A bit of pre-history comes first. After crackdown — or should we say execution — of the rally, logical stage of "witch hunt" started. Doctors, who worked in the hospitals, where crowds of victims with various injuries were brought, happened to be the...main enemies of monarchy and public prosperity. Accusation (and the verdict that followed) was built on a captivatingly plain logical assumption. Where do we find the most people with bullet wounds after a coup attempt? That’s right, in the surgery and traumatic surgery departments of hospitals. A man — surgeon, traumatologist, anesthetist or chief medical officer himself — surrounded by rebels is anything but a rebel himself. If we put it this way, he’s more of a gang leader than a chief physician, though.

As the Bahraini media reported, vigilant law enforcement officers discover the "deposits of medicaments, weapons and ammo" in the hospitals. Weapons are a separate case, but medicaments in a hospital? Man, that’s suspicious! The most curious fact though, is that doctors were charged with theft of those drugs and...illegal presence in the hospital during the riots. Unfortunately, peculiarities of Bahraini legal system left us no opportunity ask a logical question — where are surgeons supposed to be (according to Bahraini judges) during the riots, when the hospitals are flooded with patients with bullet wounds? And on top of it doctors were accused of deliberately not helping their patients and saving less people than they could. 20 doctors were put in prisons for 15 years.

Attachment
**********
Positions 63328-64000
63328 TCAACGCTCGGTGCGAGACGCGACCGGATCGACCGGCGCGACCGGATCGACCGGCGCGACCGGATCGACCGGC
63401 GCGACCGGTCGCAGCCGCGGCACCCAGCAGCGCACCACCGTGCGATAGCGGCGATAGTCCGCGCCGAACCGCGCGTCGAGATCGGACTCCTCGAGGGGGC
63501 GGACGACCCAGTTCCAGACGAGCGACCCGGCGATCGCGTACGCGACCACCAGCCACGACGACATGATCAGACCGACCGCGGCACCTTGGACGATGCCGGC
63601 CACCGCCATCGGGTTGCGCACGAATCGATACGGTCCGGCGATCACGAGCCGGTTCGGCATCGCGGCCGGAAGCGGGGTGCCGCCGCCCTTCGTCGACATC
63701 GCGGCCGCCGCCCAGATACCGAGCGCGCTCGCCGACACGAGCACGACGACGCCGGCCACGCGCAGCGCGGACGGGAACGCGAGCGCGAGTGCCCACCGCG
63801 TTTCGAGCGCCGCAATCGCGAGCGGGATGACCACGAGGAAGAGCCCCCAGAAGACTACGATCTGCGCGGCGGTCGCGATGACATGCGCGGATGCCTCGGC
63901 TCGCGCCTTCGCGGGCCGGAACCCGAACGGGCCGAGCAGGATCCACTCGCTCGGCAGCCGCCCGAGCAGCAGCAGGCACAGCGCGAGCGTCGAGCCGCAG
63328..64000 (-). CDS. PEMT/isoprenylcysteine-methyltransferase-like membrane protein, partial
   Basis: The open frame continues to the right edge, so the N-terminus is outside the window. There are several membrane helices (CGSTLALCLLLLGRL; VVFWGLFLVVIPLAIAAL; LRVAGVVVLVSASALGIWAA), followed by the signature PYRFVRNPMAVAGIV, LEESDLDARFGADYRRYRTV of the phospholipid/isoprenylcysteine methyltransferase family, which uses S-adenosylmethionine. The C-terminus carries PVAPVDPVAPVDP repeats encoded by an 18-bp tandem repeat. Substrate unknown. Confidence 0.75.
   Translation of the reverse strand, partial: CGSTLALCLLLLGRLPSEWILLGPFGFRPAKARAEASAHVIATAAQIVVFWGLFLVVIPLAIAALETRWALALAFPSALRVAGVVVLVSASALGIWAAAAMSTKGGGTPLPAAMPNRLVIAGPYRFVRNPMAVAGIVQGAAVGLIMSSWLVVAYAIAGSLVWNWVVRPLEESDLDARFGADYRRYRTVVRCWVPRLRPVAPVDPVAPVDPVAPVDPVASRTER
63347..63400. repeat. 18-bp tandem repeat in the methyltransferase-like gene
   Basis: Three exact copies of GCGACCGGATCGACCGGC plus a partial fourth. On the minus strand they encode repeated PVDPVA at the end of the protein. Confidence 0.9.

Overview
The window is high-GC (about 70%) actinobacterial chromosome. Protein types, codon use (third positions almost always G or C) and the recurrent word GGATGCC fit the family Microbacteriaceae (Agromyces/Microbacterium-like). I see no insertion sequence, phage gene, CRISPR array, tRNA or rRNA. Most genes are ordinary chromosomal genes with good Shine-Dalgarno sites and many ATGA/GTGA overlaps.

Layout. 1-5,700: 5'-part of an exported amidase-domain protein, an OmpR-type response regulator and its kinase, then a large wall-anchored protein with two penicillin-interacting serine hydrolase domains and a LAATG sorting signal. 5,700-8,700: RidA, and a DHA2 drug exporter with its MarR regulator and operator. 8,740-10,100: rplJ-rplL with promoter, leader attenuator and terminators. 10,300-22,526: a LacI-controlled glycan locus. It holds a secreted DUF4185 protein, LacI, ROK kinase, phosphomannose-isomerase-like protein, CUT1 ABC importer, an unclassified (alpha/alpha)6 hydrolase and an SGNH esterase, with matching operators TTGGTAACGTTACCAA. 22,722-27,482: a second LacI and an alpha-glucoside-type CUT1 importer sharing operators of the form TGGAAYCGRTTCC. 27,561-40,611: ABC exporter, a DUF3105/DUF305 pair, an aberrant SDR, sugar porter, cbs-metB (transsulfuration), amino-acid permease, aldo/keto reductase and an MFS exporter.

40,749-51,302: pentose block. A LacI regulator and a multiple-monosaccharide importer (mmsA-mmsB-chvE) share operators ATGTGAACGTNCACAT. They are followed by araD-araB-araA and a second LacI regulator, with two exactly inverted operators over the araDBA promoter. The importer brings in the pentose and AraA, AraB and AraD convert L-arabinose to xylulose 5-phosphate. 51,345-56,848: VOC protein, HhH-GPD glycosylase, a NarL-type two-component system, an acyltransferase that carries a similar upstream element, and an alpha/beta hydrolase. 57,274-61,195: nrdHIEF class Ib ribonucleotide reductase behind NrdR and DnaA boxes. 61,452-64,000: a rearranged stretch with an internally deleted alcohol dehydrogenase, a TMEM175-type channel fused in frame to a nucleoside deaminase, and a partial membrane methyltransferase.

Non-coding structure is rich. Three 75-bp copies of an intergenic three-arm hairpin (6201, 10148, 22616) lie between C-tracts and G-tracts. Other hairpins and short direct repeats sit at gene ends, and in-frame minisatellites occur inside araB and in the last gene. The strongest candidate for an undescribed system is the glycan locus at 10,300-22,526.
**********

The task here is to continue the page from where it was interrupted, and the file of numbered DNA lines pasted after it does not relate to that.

However, during the trial doctors have mentioned plenty of curios details — for example, that Bahraini princess Noora bint Ibrahim Al-Khalifa has personally tortured the doctors. The Times wrote this, referring to the prisoners themselves as the source. Al-Khalifa is a lively girls, she works in police as a secret drug enforcement officer. According to the doctors, during the interrogation princess batters them with a rod and rubber hose, touched them with a bare electric cord. According to 36-year-old Nada Dhaif, Princess Noora battered the testimony out of her in March. "She hit me in the face, then started beating and insulting me, calling me a ‘Shiite pig’". A victim says that at first she didn’t see her tortures because of the bandage that was put over her eyes. But in the end of interrogation the woman, whom her warders called princess, tore the bandage from her eyes and Nada saw her face.

Great is the wisdom of Bahraini court and ruling family. Their verdicts are well-weighed, their thoughts are clean and cause no anxiety among the international human rights (and sports) bodies. "Doctors without Borders" are silent and such is an outstanding humanist Bernard Kouchner. Global community doesn’t give a damn thing about Bahraini torture victims.

Here’s yet another vivid example. Two handballers from Bahraini national team — brother Ali and Mohammed Mirza — were condemned to 15 years of imprisonment for participation in the anti-governmental rallies, illegal possession of weapon, theft of money and burning the farm, belonging to one of the members of ruling Sunni dynasty. Criminals were so sly that they’ve managed to commit all those atrocities, while participating in the international championships.

Will the internationally-recognized Transitional National Council be created in Bahrain? Will the UN pass a resolution, condemning the "doctors’ genocide"? Will the members of Bahraini royal family considered persona non grata? Will the Bahraini foreign accounts be suspended? Surely, not. At least, not until there’s an American military base in this island state.

By Alexandre Vishnevsky